GE and a few other companies are doing similar projects, but no one is really executing all that well IMO. Problems: would be super hard to get off the ground / defend, and the market is becoming increasingly obsolete.

bobosha 3 days ago 3 replies      
A store-to-kitchen cart. I carry it in store, checkout items from within the cart - mos t current carts are clunky, heavy - one that you can push onto your car trunk and carry out into your pantry/kitchen. Basically the iPod of shopping carts. Would save billion of shopping bags, no more "paper or plastic?"
whentheship 1 day ago 0 replies      
A search platform that allows users to find stores that specialize in whatever it is they're looking for. For example, here in Austin we have a store that sells upholstery fabric, specifically, and another that sells just bookcases. I've also seen a disc golf store. If I were looking for any of the above, I wouldn't remember that those specialty stores existed and so would probably go to Michael's for fabric or Ikea for a bookcase or Dick's for a disc. If there were a way to show stores that could give me a better selection to suit my particular need/want, I'd much rather shop there. Maybe if I search "fabric" it would pull up a location-specific list of fabric stores further categorized?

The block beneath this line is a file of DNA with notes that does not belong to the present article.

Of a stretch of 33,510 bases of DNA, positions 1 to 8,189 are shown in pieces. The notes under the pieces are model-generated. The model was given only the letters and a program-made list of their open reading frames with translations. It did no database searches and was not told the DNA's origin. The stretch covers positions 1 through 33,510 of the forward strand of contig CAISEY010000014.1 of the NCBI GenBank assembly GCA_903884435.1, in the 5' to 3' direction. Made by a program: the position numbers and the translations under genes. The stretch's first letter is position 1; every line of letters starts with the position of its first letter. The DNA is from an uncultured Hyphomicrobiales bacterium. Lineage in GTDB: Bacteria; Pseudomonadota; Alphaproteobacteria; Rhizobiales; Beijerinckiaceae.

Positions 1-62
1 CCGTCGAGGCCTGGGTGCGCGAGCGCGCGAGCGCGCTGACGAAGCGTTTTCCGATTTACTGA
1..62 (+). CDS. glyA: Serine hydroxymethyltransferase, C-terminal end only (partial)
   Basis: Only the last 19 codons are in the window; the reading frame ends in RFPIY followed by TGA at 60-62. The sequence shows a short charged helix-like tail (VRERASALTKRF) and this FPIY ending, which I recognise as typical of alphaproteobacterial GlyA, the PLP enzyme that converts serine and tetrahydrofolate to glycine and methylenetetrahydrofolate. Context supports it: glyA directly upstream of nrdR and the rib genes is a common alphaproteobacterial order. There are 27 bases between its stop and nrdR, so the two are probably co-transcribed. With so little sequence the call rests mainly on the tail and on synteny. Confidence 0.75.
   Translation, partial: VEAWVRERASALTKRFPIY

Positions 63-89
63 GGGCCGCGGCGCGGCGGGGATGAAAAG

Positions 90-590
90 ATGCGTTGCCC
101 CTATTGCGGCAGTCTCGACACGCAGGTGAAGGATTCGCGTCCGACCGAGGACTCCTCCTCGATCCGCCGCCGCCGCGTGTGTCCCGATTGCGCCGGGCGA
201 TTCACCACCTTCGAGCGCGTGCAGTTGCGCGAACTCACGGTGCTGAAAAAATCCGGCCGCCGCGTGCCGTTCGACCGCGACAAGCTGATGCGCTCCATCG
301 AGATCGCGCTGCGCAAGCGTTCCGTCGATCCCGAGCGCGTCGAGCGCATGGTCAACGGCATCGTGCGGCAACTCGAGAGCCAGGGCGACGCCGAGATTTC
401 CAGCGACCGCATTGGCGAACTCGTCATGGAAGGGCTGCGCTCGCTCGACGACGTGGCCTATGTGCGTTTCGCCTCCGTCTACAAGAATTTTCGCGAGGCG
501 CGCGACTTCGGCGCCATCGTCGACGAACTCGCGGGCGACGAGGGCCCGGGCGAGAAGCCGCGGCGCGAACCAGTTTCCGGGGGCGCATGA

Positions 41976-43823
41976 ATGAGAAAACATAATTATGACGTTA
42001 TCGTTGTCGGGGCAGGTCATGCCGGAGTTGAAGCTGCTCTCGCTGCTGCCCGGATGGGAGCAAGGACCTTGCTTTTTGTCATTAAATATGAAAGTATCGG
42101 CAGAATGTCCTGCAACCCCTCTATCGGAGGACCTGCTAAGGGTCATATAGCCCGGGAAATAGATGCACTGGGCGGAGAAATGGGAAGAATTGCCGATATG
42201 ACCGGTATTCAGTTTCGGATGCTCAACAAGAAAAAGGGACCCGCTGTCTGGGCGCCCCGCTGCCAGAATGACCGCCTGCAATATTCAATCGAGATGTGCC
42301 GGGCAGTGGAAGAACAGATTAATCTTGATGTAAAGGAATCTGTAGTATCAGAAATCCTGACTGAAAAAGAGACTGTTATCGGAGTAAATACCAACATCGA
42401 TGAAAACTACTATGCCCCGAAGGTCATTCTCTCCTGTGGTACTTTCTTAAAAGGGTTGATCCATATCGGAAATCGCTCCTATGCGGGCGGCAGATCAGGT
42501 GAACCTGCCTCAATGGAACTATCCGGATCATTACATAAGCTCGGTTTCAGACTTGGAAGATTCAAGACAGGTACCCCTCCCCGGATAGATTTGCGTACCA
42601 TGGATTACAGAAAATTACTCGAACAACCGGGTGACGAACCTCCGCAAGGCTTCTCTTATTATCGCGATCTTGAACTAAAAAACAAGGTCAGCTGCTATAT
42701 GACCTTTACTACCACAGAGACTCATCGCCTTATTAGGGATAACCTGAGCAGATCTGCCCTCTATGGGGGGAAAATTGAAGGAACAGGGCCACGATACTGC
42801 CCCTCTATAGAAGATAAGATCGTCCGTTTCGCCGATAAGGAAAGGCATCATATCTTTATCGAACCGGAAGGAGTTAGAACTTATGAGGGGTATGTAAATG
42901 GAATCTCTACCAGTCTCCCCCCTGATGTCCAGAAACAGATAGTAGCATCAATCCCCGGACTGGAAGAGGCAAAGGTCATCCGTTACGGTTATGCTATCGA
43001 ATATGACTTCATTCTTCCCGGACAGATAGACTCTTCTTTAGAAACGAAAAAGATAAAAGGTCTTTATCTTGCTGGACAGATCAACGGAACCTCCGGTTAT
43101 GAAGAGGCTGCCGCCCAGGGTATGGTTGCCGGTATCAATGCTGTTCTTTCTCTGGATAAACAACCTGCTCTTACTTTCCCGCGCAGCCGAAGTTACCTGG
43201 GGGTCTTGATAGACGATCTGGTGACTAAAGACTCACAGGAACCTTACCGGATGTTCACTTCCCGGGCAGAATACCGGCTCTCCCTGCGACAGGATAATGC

bogrollben 3 days ago 0 replies      
I started a site just for ideas like this, mostly for hackathons: http://www.freeideas.co
mindcrime 3 days ago 1 reply      
I had this random idea today, that I'd totally do if I had any free time. There may already be somebody doing this - I haven't looked. But here ya go:

An "eliza bot" like service that doles out Freudian dream analysis when you tell it about your dreams. Maybe even combine a logging service so you can log your dreams (ala the way some people keep dream journals).

I really have few ideas for monetizing the thing, I mostly just think it would be fun to do. But possibly you could do some cool targeted advertising based on the "discussions" you have with the dream-analysis-bot.

mileszim 3 days ago 4 replies      
Recipes based on the content of your pantry/fridge. The ideal solution would provide a db based on sensors/user input to know what ingredients and amount of those ingredients you have. Additionally, you can hook it into some calorie counter or diet tracking/fitness apps and it will make decisions based off of that.